STEM poses challenges for humanities

Jon Balzotti is a BYU English professor. He said studying the humanities gives students a unique perspective on life. (Madalyn McRae)

The projected salary for an engineering graduate in 2017 was $66,097. According to the Society for Human Resource Management, computer scientists fresh out of college were expected to make a little over $65,000, and new math and science professionals were expected to earn a little over $59,000.

On the other end of the scale, the predicted salary for 2017 humanities graduates was $48,733 — more than $10,000 less compared to the lowest predicted salary for graduates from the science, technology, engineering or mathematics (STEM) fields.

Similarly, the American Academy of Arts & Sciences reported in 2017 that the number of humanities bachelor’s degrees awarded in 2015 had decreased 5 percent from 2014 and almost 10 percent from 2012.

The author of an “Inside Higher Ed” article addressing this issue wrote that declines in the humanities may be “due in part to trends that even humanities scholars applaud, such as the opening up of science and technology fields to women.”

The push for individuals — especially women — to pursue careers in STEM has caused some to proclaim “the death of the humanities.”

But are the humanities really in crisis mode? Frank Christianson, associate dean in the BYU College of Humanities, doesn’t think so.

“The emphasis on STEM in the last decade or so has posed a challenge to the humanities, but I see it as a healthy challenge,” he said.

He said the STEM-saturated world has caused the disciplines in the College of Humanities — foreign languages, English, comparative arts and letters, linguistics and philosophy — to make more of an effort to define what they do and what they can offer college students.

BYU English professor Jon Balzotti offered a more specific view of what STEM has done to the humanities.

“It’s encouraged the humanities to think about the ways they can explore the professionalization of their students,” he said.

Balzotti said thinkers in the humanities see themselves as participating in the movement toward technology and science.

The BYU Digital Humanities program, which incorporates technology skills training into the study of the humanities, is an example of the two realms coming together, according to Balzotti.

The college also offers the Humanities+ program, which encourages students to seek internships, mentored research opportunities and professional minors to prepare for the workforce.

“In a rapidly changing world,” the Humanities+ website states, “it is important to gain a broad education that will be applicable in a multitude of contexts and throughout a lifetime.”

Sherami Jara, assistant dean in the BYU College of Humanities and director of Humanities Advisement and Careers, said the college doesn’t discourage humanities majors from getting a technical background.

“If anything, (technical backgrounds) will open up opportunities for them,” she said.

Jara also said humanities majors are trained in skills such as writing critically, speaking persuasively and processing information and data.

“Those are skills that STEM majors aren’t typically being trained to fine tune and to work through and to focus on,” she said, though she noted this isn’t the case for all STEM majors.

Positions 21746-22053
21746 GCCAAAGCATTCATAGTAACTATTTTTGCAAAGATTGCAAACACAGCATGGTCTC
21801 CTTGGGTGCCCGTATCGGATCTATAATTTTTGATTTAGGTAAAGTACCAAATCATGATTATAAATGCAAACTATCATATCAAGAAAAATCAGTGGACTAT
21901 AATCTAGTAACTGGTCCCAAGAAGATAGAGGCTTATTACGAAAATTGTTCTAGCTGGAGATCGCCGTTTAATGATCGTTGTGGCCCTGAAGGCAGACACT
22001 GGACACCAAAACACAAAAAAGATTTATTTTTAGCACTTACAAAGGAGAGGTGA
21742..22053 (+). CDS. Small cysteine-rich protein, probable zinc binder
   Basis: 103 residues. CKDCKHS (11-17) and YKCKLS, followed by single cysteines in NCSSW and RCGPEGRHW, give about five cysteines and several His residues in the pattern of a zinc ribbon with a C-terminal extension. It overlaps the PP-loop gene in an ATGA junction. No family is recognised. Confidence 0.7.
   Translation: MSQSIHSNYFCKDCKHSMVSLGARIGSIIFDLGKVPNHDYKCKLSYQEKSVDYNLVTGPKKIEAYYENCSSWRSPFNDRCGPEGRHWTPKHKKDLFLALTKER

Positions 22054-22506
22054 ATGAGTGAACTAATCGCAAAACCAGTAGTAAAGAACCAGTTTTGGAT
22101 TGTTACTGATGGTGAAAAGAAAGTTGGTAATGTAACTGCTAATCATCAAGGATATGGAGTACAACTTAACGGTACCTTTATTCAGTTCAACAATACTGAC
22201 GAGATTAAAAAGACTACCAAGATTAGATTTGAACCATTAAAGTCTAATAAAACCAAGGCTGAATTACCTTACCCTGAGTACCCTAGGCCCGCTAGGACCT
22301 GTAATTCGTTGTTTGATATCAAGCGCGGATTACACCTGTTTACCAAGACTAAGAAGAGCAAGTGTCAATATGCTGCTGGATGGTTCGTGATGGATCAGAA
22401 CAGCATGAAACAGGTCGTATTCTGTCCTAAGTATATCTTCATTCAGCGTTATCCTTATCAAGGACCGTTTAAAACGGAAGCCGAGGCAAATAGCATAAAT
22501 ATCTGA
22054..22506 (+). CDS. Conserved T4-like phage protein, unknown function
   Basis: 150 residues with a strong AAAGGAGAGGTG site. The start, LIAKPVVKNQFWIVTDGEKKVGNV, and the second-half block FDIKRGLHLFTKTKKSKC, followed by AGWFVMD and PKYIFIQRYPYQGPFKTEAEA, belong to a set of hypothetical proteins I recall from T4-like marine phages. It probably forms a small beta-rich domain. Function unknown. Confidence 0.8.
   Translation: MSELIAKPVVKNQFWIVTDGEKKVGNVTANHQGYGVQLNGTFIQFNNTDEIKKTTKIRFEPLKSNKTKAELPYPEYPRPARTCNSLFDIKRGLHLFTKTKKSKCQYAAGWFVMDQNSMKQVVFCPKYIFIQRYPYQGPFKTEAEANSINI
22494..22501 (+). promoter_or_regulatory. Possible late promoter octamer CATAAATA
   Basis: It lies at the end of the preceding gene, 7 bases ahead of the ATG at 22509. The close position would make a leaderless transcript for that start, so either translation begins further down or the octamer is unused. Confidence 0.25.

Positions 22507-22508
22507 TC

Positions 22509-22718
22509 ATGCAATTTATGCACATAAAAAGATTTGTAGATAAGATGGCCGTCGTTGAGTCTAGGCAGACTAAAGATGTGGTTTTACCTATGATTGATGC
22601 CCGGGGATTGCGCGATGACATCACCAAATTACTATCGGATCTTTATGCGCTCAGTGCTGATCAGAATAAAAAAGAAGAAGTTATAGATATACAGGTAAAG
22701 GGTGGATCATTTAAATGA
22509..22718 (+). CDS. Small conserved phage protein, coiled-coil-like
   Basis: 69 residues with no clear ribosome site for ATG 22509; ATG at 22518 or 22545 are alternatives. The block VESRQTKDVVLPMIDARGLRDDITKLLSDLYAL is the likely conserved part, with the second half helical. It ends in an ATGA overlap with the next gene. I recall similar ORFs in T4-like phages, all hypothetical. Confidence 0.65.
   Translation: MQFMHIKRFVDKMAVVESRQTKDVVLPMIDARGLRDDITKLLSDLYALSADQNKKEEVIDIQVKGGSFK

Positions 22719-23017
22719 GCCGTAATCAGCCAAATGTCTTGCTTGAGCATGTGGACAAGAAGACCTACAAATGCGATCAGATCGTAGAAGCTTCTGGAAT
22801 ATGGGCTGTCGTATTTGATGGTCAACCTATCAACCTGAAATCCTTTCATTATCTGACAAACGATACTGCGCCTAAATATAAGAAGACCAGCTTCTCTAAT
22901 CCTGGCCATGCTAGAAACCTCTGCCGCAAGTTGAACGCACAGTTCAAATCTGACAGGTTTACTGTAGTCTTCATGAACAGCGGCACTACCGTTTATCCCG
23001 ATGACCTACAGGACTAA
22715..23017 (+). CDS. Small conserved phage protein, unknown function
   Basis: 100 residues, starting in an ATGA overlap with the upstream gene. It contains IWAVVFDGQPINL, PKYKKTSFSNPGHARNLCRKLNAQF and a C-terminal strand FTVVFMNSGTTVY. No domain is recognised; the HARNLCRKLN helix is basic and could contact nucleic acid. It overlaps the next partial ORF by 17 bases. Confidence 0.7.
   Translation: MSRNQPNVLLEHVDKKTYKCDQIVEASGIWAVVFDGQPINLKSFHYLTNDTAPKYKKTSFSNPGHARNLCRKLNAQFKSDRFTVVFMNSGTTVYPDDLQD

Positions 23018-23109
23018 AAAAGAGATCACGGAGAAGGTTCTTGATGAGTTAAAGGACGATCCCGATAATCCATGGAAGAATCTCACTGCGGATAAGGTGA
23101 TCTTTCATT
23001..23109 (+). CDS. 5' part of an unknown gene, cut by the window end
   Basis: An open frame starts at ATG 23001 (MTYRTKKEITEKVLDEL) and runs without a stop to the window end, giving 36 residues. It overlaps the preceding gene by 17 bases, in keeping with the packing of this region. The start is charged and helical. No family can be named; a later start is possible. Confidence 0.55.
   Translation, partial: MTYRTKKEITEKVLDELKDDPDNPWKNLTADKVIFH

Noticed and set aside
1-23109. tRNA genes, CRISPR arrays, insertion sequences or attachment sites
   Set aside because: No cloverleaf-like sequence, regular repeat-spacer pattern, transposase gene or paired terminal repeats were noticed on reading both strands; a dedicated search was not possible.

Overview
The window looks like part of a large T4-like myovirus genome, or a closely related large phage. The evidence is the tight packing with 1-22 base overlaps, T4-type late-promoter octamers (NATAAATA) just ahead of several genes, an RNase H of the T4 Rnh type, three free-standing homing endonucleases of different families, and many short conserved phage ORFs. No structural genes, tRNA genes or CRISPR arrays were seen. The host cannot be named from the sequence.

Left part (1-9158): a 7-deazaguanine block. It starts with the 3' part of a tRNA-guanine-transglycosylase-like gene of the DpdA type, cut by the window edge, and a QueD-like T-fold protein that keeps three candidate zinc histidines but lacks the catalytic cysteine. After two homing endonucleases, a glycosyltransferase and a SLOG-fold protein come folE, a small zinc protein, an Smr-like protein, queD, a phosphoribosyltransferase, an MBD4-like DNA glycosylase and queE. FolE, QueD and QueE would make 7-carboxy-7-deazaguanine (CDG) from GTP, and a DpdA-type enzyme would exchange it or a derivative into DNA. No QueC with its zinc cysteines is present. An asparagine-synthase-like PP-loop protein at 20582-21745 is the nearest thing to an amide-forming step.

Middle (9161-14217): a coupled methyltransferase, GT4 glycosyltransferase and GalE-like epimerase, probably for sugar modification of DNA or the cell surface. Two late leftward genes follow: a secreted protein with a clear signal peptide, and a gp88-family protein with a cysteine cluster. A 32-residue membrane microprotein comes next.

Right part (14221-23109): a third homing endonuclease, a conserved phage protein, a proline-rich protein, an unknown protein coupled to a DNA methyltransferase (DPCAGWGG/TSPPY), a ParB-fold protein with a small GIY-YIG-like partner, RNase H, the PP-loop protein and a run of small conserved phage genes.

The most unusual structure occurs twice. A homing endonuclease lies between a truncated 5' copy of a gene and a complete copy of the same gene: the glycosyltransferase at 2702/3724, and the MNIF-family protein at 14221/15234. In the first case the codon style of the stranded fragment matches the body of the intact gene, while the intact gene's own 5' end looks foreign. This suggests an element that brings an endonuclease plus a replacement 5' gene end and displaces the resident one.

Jara said the college considers skills such as writing and communicating as professional competencies.

“This current workforce requires something more of students than what it has required in the past. It requires a real balance on both sides,” Jara said. “There’s value and competencies that come from both of those sides that employers care about.”

Though professionalization is being pushed for in the humanities, Balzotti said the field is still unique. It teaches students to appreciate life and experience, to have an interest in the arts and a love for learning, and to examine history and culture.

“To see it as a deficit in the humanities would be a mistake,” Balzotti said of the emphasis on STEM. “I think it encourages us to re-examine those differences and those arbitrary separations between our fields.”

Christianson said the world of work is changing so students need to consider not just what job they want to have in the future but what problems they want to tackle as professionals.

“That’s a radically different mindset than what the last two to three generations of people have had as they’ve gone through college,” he said.

Christianson said it is important for students to find ways to actively develop professional competencies when they enter their major — especially if it requires taking action to get involved in extracurriculars like volunteering or a study abroad.

“As early as possible, have that broader view. You are the architect of your career,” Christianson said. “Begin building it from the get go.”

Christianson also said he recently spoke to a female humanities major who said she felt there was a lot of pressure for women to major in STEM.

“Find success studying what you love,” he said. “Women students have just as much of an opportunity to professionalize themselves in the humanities as they do in the STEM fields.”

Sarah Skriloff, a senior graduating this April with her degree in sociology, will begin working as a program manager for Microsoft in June.

She originally came to BYU for industrial design, but a boss noticed she really enjoyed user research and encouraged her to pursue the liberal arts.

Skriloff chose sociology “to get good at research and good at understanding people,” she said.

Jara said humanities majors like Skriloff go into many fields, not just teaching and writing.

“We feel optimistic that a student who is intentional about their experience and understands the competencies that they’re building has just as much of a chance of having a successful career as anyone,” Jara said.

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